If you're facing accusations of violating a restraining order in California, it's a situation fraught with legal complexity. The repercussions can be severe, and the law necessitates strict adherence to the restraining order. This guide will provide a comprehensive overview of what you need to do if you find yourself in this precarious situation. You can also call a domestic violence defense attorney for direction help by reaching out to Law Office of Michael L. Fell at (949) 585-9055.
Understand the Restrictions of a Restraining Order
Restraining orders in California are legally binding and impose various limitations such as refraining from contacting the person who obtained the restraining order and maintaining a certain distance from them. Depending on the specific case, additional conditions might apply.
Consequences of Violating a Restraining Order
Violating a restraining order for the first time classifies as a misdemeanor, which may result in:
- Up to 364 days in jail.
- Fines up to $1,000, or $2,000 if physical injury occurred, leading to a mandatory 30-day jail term.
A second or subsequent violation may escalate to a felony, carrying:
- Up to three years in state prison.
- Fines as high as $10,000.
What the Prosecution Must Prove
If you're accused of violating a restraining order, the prosecution must establish several elements to convict you. They must prove:
- Legal Issuance of the Order: That the restraining order was lawfully imposed.
- Order Directed at You: That it specifically targeted your behavior.
- Your Awareness of the Order: That you were cognizant of the order and its contents.
- Your Capability to Comply: That you had the means to abide by the terms.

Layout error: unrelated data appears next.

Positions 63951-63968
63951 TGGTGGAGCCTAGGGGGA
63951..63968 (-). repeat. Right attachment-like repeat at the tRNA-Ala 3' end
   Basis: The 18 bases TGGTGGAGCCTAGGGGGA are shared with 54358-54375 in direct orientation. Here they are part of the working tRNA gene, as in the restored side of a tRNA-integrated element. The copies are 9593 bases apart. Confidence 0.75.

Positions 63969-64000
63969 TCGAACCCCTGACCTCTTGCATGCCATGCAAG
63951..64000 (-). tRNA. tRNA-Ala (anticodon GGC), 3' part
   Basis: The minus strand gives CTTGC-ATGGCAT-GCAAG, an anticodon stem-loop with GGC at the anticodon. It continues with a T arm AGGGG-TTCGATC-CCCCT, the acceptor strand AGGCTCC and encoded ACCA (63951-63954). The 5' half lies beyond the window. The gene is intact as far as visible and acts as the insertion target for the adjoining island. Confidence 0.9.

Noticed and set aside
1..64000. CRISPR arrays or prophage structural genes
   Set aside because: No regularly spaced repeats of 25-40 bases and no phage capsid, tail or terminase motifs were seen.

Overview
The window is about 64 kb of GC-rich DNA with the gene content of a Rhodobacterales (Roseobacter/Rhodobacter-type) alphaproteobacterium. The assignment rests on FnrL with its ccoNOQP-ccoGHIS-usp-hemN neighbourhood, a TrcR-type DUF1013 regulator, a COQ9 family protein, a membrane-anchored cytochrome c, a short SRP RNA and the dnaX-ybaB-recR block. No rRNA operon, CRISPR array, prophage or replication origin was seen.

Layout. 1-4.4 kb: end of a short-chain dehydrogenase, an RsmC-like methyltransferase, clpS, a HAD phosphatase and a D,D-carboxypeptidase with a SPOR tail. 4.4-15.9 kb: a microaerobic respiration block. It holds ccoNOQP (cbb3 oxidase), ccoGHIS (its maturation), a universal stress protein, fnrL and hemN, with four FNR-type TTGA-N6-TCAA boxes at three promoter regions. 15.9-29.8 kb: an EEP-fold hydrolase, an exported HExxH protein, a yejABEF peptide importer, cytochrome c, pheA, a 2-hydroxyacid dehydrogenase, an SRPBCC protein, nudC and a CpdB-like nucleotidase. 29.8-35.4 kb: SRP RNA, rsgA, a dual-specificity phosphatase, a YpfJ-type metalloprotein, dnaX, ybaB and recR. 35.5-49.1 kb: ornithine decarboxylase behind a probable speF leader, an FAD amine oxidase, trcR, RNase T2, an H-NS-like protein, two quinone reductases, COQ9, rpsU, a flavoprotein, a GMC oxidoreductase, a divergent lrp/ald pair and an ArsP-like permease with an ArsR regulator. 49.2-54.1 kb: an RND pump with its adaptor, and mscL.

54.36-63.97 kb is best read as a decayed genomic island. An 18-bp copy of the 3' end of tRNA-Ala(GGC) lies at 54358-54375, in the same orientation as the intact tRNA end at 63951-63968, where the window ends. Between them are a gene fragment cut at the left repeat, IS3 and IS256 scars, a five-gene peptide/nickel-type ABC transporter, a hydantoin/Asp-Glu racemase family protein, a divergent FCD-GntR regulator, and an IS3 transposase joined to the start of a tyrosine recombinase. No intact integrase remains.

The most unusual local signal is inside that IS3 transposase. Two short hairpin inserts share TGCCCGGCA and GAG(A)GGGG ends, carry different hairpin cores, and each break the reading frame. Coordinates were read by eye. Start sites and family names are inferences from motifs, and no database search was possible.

- Intentional Violation: That you deliberately disregarded the order.
Building a robust defense is crucial, and that's where Law Office of Michael L. Fell can step in. Some potential defense strategies include:
- Challenging the Legality of the Order: Proving that the order was improperly issued.
- Disproving Intent: Demonstrating that you didn't intend to violate the order.
- Lack of Ability to Comply: Arguing that you were unable to follow the order.
- Disproving Knowledge of the Order: Showing that you were unaware of the restraining order.
- Proving Non-Violation: Providing evidence that you didn't violate the order.
Every case is distinct, and pleading guilty without professional legal consultation could lead to unnecessary consequences.
Consult an Attorney for Expert Legal Assistance
Being charged with violating a restraining order is a serious matter that requires expert legal guidance. No matter what your circumstances are, you shouldn't navigate this complex legal terrain alone. Contact Law Office of Michael L. Fell today at (949) 585-9055 and request your free legal consultation. Our experienced attorneys will assess your unique situation and work tirelessly to help you achieve the most favorable outcome possible.